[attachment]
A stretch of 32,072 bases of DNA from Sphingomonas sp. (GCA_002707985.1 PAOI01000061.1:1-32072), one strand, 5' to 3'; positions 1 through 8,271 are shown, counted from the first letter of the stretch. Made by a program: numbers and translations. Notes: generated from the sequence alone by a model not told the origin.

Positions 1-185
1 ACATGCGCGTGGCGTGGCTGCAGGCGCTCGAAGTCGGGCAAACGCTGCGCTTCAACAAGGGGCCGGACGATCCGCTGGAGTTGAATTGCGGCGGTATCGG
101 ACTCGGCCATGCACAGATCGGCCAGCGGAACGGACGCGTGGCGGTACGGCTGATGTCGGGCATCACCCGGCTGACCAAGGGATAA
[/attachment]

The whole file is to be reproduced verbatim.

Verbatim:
A stretch of 32,072 bases of DNA from Sphingomonas sp. (GCA_002707985.1 PAOI01000061.1:1-32072), one strand, 5' to 3'; positions 1 through 8,271 are shown, counted from the first letter of the stretch. Made by a program: numbers and translations. Notes: generated from the sequence alone by a model not told the origin.

Positions 1-185
1 ACATGCGCGTGGCGTGGCTGCAGGCGCTCGAAGTCGGGCAAACGCTGCGCTTCAACAAGGGGCCGGACGATCCGCTGGAGTTGAATTGCGGCGGTATCGG
101 ACTCGGCCATGCACAGATCGGCCAGCGGAACGGACGCGTGGCGGTACGGCTGATGTCGGGCATCACCCGGCTGACCAAGGGATAA